THE Nato Summit at the Celtic Manor this week is a prime opportunity for protesters to get their political message across.
And this week the promised anti-Nato campaign materialised, from a trickle at first with three tents pitched at Tredegar Park peace camp on Friday to between 500 and 2500 for the next day's march, depending on the various estimates put forward by police and campaigners themselves.
But why have so many travelled to campaign against a summit billed as a great opportunity for the city?
Eddie Clarke, one of the protesters who helped set up the peace camp, said: “What we hope to achieve is awareness among more people about the truth of why weapons are not going to help. They are destructive. They don’t allow regeneration. There’s a danger, especially with nuclear weapons, that if they were ever used it would be the end of everything we know.
“Our message is to the public, to get them on board so we dispense with the war machine, we dispense with Nato," he said. “If we have a problem with another country, talk to that country. Don’t let our leaders decide war is the only option.”
He added that he did not believe Nato was a great opportunity for the area, saying: “The only good thing for the local economy is the protesters themselves. The local businesses that sell food and drink should do well. But Newport will not receive benefits – businesses won’t open and schools are being closed.”
He said: “No consideration has been made for facilitating protest – it’s not a healthy democracy with millions spent to stop protesters. We are peaceful. People want their voices heard. ”
It seems likely that the true total of protesters on Saturday was around 1000, for the march from the Civic Centre, past the station, through Maindee and back across the George Street Bridge.
The reaction of many Newport residents was excitement or bemusement.
One entrepreneurial 11-year-old snapped pictures of the march but was disappointed to learn the Argus probably wouldn’t be buying them, while another man laughed as he leaned out of a Pill shop door and shouted “David Cameron! You can’t be doing this!”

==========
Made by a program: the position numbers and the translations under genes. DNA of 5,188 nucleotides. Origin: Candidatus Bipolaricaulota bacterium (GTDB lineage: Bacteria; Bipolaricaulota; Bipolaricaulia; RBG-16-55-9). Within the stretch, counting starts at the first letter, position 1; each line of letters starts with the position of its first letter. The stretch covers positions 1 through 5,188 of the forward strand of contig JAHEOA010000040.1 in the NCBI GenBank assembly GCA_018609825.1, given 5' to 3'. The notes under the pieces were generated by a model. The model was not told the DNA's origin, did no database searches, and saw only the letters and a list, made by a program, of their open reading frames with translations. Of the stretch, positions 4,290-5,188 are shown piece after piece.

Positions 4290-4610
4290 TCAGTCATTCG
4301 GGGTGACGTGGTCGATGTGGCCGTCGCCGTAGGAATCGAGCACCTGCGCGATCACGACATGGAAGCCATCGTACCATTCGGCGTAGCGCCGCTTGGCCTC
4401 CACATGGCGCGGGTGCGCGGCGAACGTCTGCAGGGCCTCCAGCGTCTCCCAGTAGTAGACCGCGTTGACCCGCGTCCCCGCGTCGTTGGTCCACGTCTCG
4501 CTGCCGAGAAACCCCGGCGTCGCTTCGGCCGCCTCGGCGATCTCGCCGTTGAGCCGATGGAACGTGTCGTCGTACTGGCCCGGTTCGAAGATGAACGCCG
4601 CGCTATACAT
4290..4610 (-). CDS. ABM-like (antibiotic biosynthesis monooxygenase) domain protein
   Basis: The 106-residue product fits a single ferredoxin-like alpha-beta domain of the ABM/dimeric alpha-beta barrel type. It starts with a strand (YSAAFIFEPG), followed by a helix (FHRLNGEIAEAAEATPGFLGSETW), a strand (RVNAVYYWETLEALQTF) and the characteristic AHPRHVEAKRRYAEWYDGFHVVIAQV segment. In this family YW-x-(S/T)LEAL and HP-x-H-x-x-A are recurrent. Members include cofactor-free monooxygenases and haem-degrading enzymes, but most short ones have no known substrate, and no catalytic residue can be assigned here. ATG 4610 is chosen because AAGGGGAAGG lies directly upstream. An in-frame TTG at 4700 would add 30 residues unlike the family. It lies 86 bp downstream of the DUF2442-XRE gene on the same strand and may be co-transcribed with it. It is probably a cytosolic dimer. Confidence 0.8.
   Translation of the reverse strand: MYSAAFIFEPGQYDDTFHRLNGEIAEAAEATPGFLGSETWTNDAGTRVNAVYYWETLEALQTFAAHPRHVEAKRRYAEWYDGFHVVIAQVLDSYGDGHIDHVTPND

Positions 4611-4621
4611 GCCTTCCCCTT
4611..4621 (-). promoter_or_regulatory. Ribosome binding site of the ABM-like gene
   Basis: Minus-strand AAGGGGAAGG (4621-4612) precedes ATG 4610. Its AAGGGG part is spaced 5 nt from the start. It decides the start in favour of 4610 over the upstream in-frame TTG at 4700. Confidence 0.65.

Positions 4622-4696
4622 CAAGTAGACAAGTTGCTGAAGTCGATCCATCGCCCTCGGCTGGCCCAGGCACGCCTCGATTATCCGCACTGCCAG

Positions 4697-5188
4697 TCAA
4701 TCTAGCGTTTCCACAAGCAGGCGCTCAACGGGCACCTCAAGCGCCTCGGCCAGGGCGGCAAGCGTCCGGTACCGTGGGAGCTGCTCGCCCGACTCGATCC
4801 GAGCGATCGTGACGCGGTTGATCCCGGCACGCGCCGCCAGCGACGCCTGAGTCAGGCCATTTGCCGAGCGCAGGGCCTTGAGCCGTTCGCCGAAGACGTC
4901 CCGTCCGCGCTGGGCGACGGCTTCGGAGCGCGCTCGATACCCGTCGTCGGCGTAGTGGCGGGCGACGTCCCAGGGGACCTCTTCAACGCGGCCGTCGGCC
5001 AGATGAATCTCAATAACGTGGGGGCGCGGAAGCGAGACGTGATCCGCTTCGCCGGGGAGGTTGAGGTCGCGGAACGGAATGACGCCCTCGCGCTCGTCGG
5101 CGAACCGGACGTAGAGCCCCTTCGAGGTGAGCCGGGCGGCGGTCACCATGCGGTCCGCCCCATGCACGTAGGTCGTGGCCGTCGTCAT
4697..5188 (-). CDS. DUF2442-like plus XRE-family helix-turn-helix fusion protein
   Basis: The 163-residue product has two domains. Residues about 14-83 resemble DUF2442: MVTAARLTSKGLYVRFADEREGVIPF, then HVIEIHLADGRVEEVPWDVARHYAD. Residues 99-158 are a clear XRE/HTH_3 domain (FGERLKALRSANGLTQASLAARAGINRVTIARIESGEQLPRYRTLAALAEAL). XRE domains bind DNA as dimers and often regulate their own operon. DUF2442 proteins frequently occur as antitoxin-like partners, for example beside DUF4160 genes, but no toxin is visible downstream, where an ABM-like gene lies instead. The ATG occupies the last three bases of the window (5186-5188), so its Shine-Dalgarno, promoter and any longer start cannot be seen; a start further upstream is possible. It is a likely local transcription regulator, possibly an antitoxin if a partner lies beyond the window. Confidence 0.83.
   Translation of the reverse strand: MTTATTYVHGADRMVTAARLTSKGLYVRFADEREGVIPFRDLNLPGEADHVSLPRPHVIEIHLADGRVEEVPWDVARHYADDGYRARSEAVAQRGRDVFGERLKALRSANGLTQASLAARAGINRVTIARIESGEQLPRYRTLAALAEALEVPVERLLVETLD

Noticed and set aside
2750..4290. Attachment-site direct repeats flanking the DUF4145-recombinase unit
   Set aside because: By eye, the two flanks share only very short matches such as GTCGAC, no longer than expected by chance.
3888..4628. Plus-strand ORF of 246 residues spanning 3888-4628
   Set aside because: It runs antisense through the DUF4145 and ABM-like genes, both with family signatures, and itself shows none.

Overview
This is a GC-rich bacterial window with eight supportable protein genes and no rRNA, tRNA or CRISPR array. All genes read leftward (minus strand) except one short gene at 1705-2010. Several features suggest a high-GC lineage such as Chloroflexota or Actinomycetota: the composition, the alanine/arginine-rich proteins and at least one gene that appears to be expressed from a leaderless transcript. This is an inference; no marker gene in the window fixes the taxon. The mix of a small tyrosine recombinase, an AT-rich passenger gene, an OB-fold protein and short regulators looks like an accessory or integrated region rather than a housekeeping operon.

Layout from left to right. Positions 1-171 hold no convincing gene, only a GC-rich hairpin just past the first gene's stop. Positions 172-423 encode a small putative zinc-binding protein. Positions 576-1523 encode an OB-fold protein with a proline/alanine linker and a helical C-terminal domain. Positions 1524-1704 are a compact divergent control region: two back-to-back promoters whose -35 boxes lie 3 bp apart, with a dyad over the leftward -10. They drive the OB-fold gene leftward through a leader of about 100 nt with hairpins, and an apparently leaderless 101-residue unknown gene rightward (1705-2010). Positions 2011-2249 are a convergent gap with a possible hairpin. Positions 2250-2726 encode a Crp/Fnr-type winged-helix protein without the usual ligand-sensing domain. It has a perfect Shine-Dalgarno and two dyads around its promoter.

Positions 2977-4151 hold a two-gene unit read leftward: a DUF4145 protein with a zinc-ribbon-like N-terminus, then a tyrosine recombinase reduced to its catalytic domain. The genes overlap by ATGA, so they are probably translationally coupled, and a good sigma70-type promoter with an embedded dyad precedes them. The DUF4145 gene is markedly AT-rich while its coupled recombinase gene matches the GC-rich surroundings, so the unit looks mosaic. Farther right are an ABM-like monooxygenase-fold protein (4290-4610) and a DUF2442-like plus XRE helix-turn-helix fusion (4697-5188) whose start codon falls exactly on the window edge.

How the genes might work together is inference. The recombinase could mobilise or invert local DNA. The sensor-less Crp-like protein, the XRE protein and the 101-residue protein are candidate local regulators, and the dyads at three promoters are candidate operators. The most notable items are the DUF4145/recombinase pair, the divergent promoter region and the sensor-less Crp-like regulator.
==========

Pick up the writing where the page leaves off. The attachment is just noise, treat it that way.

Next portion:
With blue-capped police dotting roundabouts and street corners and helicopters passing overhead we are heavily in Nato-mode until the Summit itself on Thursday and Friday at the Celtic Manor.
Protests will continue throughout the week, with a festival atmosphere promised today (Weds) at Tredegar Park’s ‘peace camp’ with singing and workshops throughout the day then live music and an open mic night during the evening.
From 10.30am until 4pm, there will be kite making, banner and placard making and self-defence workshops, a representative from the umbrella protest group ‘No Nato Newport’ said.
Among the more unusual activities on offer will be a workshop on makeup to counter facial recognition software.
At 4.30pm protesters will hold a “fly kites not drones” session before the evening entertainment kicks off at 7.30pm. Birmingham-based band Living Field will lead the chorus of Revolution Rock until10pm.
On Thursday, the first day of the summit, residents should expect to see protesters on the streets again with a “march on the Celtic Manor to present messages.”
Campaigners will gather at 12pm at the Cenotaph on Clarence Place.
Also on Thursday there will be a ‘family day’ including sessions on non-violent conflict resolution at home and at school at the South East Wales Racial Equality Council on Commercial Street, running from 10am until 5pm.
Friday will conclude the summit and the protests with yet unspecified “direct action” and street theatre planned before a “celebration party” at the Pen and Wig pub from 6pm.
Prior to Saturday’s protest there had been anxiety about whether disruptions similar to that seen in Chicago might trouble the city.
But so far the protests have proved peaceful, with just one Nato-related arrest of a man suspected of assaulting a police officer. Campaigners pitched on Tredegar Park seemed to be co-existing without issue with children playing football nearby, kicking the ball back when it bounced off the pitch.
Newsagent Jon Powell, who runs the Kiosk in the city centre, said he had been nervous about Saturday’s protest affecting trade and potentially even causing damage to his business.
“We had some trepidation beforehand because of previous summits,” he said. “There was a bit of scaremongering going on throughout the week with people coming in and telling us protesters were going to come in and tear everything up. Customers like to wind you up so all of that is in the back of your mind. But it was all very friendly.
“During the afternoon there weren’t as many Newport people around, but there were enough extra visitors for trade to balance out.”